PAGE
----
A new rule package and the return of Porsche ensures that this weekend’s Le Mans 24 Hours is one of the most anticipated in years.
The Audi and Toyota machinery may look similar to last year, but don’t be fooled. Both marques have come up with completely new machines to meet the regulations, which are framed firmly around energy efficiency.
Tantalisingly, all three heavyweights have come up with completely different solutions to the energy equation.
Although the technology is cutting edge, two rounds of the World Endurance Championship and the traditional Le Mans test day have already been run, giving great insight into the form.
Toyota TS040 Hybrid
#7 Alex Wurz/Stephane Sarrazin/Kazuki Nakajima
#8 Anthony Davidson/Nicolas Lapierre/Sebastien Buemi
Now in its third season, this is the year that Toyota’s LMP1 project needs to yield the Japanese marque a Le Mans victory.
Toyota’s answer to the 2014 rules has been to combine a 3.7 litre, naturally aspirated petrol V8 with a 6MJ hybrid system.
The Japanese have this year elected to run two motor generator units in order to harvest from, and deliver electrical power back through, both the front and rear axles.
The combination delivers north of 1000bhp when in full flight and has proven devastatingly effective to date, winning the World Endurance Championship encounters at both Silverstone and Spa.
The team has run four full 24 hours simulations in the lead-up to Le Mans and rightly carriers the tag as favourites.
Although not considered the lead car last year, the #8 TS040 looms as team’s slightly stronger entry following its two WEC successes.
Audi R18 e-tron quattro
#1 Tom Kristensen/Loic Duval/Lucas Di Grassi
#2 Andre Lotterer/Benoit Treluyer/Marcel Fassler
#3 Oliver Jarvis/Marco Bonanomi/Felipe Alburquerque
Audi’s record at Le Mans in recent decades is simply staggering, winning 12 of the last 14 races, including four on the bounce heading into this weekend.
The German marque finds itself in the somewhat unusual position of underdog against Toyota however, largely due to a shaky run through the early WEC races.
Audi has the most conservative technical package of the big three, opting for a 4.0 litre V6 turbodiesel and 2MJ hybrid system.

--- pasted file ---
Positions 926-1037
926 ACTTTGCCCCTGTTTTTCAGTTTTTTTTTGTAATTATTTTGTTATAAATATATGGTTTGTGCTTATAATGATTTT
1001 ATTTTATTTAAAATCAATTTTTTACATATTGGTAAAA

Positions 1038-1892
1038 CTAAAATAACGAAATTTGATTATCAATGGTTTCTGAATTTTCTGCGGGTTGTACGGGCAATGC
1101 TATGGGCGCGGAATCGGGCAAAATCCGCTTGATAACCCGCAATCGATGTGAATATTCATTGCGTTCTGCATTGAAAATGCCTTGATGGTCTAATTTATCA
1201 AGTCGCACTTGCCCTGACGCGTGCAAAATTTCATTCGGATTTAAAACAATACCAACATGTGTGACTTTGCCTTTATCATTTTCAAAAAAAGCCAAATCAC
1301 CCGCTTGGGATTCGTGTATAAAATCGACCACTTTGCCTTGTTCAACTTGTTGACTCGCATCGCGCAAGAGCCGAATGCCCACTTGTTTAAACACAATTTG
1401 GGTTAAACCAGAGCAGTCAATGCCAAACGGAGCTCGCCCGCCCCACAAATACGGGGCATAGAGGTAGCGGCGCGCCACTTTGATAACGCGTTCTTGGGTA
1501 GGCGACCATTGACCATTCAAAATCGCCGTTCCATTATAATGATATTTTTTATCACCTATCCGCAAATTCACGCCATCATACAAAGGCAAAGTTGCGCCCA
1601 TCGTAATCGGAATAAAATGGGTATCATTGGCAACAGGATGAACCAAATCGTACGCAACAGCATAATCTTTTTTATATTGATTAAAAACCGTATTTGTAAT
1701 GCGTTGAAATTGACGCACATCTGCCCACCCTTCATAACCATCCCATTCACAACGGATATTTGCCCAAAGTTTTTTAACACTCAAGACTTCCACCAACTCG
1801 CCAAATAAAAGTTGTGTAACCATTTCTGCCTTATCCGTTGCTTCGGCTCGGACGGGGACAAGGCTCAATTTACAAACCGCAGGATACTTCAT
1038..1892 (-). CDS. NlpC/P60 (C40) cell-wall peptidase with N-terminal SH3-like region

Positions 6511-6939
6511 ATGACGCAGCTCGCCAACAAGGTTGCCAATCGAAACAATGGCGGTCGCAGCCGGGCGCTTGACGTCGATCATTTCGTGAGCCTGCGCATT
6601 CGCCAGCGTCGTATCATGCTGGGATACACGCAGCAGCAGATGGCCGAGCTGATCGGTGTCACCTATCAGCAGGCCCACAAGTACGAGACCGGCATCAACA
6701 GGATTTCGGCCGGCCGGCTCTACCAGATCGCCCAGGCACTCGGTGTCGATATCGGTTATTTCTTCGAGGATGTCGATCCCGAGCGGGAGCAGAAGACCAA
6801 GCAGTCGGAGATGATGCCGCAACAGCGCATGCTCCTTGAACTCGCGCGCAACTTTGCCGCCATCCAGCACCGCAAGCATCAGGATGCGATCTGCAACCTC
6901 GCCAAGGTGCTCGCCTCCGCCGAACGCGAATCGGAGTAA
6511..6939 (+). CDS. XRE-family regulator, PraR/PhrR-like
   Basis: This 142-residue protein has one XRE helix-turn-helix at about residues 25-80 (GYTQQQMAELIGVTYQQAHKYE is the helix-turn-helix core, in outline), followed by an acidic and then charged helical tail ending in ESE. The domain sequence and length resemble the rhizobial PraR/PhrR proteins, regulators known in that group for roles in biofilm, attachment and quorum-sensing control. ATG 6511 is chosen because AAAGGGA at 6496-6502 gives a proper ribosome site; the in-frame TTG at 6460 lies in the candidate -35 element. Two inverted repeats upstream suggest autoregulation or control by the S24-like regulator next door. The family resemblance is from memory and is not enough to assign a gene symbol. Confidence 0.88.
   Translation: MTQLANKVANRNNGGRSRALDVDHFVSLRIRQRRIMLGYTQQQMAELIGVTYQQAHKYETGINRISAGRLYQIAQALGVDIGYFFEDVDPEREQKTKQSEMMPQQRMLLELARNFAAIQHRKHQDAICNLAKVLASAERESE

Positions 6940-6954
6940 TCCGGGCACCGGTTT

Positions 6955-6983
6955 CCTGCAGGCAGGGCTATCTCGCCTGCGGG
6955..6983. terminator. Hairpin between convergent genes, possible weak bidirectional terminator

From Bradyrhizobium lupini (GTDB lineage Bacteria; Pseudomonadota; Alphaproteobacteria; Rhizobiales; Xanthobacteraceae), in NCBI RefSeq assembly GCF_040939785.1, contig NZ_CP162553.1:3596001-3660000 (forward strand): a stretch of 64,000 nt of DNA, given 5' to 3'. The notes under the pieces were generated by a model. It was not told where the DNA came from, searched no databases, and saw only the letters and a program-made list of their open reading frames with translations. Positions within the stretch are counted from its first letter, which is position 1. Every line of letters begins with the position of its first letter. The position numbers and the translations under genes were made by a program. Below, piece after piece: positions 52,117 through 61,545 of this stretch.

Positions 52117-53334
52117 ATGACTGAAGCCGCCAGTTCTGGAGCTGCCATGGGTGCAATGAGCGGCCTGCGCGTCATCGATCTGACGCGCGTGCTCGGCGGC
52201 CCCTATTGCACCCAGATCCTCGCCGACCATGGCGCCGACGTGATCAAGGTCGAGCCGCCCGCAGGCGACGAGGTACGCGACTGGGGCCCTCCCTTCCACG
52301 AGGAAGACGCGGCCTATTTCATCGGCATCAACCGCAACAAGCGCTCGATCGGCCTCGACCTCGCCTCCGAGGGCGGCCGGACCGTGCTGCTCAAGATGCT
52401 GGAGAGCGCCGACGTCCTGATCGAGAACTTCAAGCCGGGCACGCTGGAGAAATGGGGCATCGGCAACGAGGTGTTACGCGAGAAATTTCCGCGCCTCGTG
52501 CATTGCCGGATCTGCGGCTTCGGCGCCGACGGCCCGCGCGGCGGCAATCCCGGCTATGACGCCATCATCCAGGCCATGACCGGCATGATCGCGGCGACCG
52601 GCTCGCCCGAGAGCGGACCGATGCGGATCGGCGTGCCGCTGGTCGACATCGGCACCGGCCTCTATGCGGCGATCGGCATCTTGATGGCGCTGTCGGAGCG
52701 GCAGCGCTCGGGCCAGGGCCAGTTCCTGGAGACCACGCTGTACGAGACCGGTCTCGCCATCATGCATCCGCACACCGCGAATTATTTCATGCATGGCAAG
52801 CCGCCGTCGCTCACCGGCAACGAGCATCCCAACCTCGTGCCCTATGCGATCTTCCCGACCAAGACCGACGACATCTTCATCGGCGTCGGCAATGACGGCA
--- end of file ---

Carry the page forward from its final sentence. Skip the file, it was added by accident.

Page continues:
Having initially chased a greater level of electrical propulsion in its energy balance, Audi’s decision to opt for the larger-than-2013 combustion engine crucially came before a pre-season fuel allocation amendment from the FIA that appears to have put the R18 on the back foot.
Frugal driving may allow its Toyota and Porsche rivals to run a lap longer on each stint at La Sarthe, further heightening the difficulty for Audi, whose cars will likely also lack the ultimate pace of the Toyota and Porsche.
Still, if any crew can get the most out of such a package it is Audi’s Team Joest. It’s important to note that three of its recent victories have come without having the fastest machinery.
The German marque is again expanding its regular two-car WEC entry to three cars for Le Mans.
While “Mr Le Mans” himself, Tom Kristensen, is aiming for a 10th crown in 2014 in the #1 R18, the #2 entry is arguably the most formidable three-man combination in the entire field and should prove Audi’s strongest contender.
Porsche 919 Hybrid
#14 Romain Dumas/Neel Jani/Marc Lieb
#20 Timo Bernhard/Mark Webber/Brendon Hartley
Porsche will return to Le Mans with much public fanfare this weekend following a full 15 years away from the outright battle.
Like Toyota, it has opted for a 6MJ hybrid set-up for its assault. Unlike Toyota, its hybrid system is matched to a 2.0 litre, turbocharged petrol V4, and harvests energy from an exhaust-driven generator.
The Porsche also boasts a motor generator unit attached to the front drive-shafts, ensuring it too boasts four-wheel-drive capability when its full power is engaged.
The 919 has proven quick over the opening two WEC races and the Le Mans test, ensuring it is being touted as a pole threat.
Expecting such a freshly assembled technical package to win Le Mans first time out, however, is a big ask, and reliability looms as a major question mark.
Strong speed, two stout driver line-ups and Porsche’s impressive Le Mans record ensures though that its entries should never be discounted.
#12 Nick Heidlfeld/Nicolas Prost/Mathias Beche
#13 Andrea Belicchi/Fabio Leimer/Dominik Kraihamer
Sitting in the shadow of the three factory outfits are the two 3.4 litre Toyota V8-powered Rebellions.
The no-show of the troubled Lotus program ensures that Rebellion is the only contender in LMP1-L; a sub-class for privateers running non-hybrid P1 machinery.
The new Rebellion chassis has been designed and built by French firm Oreca and arrives at Le Mans well sorted following a solid outing on debut at Spa.
The cars are a long way from the pace of the factory efforts, however, as evidenced by the near 10 second gap to the fastest Toyota at the Le Mans test day.
Provided that its cars can run reliably, Rebellion’s fate in the race will be determined by success or failure of the seven factory cars.
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